Out of Office logoI hate giving bad reviews, especially when I know the makers meant well, but honestly, this show needs work. Out of Office is a bi-weekly Brit entry into web tv about a pair of business partners who have set up a virtual office by video conferencing from the comforts of home and well, that’s about all there is.

Ben Neale plays Jason, our point of view into the world. Jason is the tech-side of the start-up duo and Neale with his elastic face and bug eyes performs his tech-heavy lines competently as the aloof couch-bound nerd. Then there’s Helen, Jason’s all too congenial girlfriend (what woman is really that cool with her bf slackadaising on a sofa all day in his unmentionables?), played rather nicely by the plain-Jane-but-oddly-hot Sarah Coyle. And then the businessman of the two, David, is played by Fergus March, whose face we never get a full glimpse of as he does various personally hygenic activities on the other side of the video conference, ie, brushing teeth, exercising, getting dressed for meetings, etc. And through no fault of March’s own, what he’s doing is as banal as it sounds.

Out of OfficeAnd frankly, I think that’s the main problem with the show. It’s relatable to the point of being boring. Jason spends most of series in some form of pajama or boxers-slash-t-shirt combo typing on his computer, exemplifying the work-a-day informality of the internet entrepreneur’s lifestyle. And though this quasi-slacker zeitgeist is obviously the bread and butter of the concept, it’s really not exploited to any creative effect.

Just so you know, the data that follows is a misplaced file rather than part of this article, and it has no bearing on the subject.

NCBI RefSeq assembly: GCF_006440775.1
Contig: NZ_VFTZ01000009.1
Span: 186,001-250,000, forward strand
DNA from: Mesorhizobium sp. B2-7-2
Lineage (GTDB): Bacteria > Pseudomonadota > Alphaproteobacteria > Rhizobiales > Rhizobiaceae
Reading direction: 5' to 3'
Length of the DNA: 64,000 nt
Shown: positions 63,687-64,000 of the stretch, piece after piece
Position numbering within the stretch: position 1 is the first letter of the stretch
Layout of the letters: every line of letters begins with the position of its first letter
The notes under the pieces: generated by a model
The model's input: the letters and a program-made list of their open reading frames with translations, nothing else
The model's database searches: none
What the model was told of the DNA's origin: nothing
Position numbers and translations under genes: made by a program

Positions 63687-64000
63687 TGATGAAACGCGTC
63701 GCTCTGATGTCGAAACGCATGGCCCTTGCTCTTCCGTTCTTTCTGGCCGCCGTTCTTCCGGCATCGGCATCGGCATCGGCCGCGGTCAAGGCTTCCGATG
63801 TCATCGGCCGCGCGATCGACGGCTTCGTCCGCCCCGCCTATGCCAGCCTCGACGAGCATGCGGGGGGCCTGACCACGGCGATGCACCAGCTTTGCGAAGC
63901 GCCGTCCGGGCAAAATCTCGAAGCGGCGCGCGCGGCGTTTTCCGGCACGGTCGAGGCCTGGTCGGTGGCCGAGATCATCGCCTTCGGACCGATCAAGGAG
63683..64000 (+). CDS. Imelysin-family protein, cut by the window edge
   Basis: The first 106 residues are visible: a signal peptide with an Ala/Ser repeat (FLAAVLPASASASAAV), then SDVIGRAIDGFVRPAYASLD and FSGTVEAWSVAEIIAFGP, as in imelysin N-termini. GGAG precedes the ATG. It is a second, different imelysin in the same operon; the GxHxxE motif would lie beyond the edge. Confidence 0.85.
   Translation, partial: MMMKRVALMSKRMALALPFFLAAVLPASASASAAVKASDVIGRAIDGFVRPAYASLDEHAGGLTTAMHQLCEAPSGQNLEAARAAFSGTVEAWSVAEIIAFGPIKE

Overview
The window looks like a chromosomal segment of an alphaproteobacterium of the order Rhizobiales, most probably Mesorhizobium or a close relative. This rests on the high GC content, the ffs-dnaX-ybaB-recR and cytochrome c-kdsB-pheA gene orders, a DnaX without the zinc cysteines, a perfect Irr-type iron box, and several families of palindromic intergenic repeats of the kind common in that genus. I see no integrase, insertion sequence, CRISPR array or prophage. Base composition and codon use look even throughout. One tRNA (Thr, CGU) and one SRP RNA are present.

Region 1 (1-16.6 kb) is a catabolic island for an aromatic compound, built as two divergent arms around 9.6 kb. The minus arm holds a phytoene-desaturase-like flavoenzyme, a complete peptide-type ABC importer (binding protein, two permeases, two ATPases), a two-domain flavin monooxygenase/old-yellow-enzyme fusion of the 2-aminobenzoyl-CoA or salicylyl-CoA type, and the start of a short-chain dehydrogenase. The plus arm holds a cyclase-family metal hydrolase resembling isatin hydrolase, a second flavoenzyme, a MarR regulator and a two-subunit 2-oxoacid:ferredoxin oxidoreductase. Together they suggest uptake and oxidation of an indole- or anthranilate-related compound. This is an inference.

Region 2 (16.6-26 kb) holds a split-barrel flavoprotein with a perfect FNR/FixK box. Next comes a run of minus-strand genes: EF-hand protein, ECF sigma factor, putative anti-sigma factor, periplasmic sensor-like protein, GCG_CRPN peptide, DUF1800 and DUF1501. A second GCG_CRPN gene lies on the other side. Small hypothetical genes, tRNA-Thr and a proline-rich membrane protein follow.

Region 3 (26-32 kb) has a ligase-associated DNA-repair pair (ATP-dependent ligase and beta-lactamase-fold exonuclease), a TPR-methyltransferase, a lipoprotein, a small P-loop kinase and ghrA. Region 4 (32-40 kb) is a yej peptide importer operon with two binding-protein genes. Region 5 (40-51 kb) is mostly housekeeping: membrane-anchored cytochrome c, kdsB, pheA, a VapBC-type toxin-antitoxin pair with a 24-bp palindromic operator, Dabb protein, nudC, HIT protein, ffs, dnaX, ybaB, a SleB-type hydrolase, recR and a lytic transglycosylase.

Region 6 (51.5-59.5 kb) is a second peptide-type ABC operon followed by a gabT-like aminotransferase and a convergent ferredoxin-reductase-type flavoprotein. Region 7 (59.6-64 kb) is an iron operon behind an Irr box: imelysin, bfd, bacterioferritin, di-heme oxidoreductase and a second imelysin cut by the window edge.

I’ll amend that a little bit by saying that the fourth episode (below) of the series ventures a little deeper into creative territory with a stain removing technique that will make you shiver. Unfortunately, it feels out of character for Jason to do any of what he does to remove the stain. Not to mention, I think there’s a limit to the amount of bodily fluids one joke can sustain…especially when neither of which involved are all that funny.

Mike Smith, the writer, has a history in IT and it’s quite clear he knows what he’s talking about when he has Jason wax rhapsodic on issues from creating code to the infinite value the web has for the human race. However, his sense of drama and/or comedy needs some brushing up. Jokes either land flat, or are non-existent; stories with beginnings, middles or ends are hard to come by; and there isn’t an ounce of subtext to be found anywhere: what you see is what you get.

Out of Office - Sarah CoyleOn the flip side, the production is strong. And director Mike Holt does a fine job with what he has to work with, actually making a show about a couple of guys that are sitting around doing little more than talking to computers somewhat watchable. There are subtle camera moves, good performances (the funny could be ramped up), and generally a good, professional look to the whole thing.

So, that brings us back to the writing. At generally five to six minutes per episode, they are feeling too long and that’s a mark of nothing happening in the story. And though one could argue that there isn’t much drama that can happen with people just staring at a computer, I have two words for you: The Guild. So, okay, we get it, working at home means you can brush your teeth, wear your underwear and talk to your girlfriend while ‘in the office’…now tell us something new, because this show is getting old before it’s even had a chance to tell us anything.

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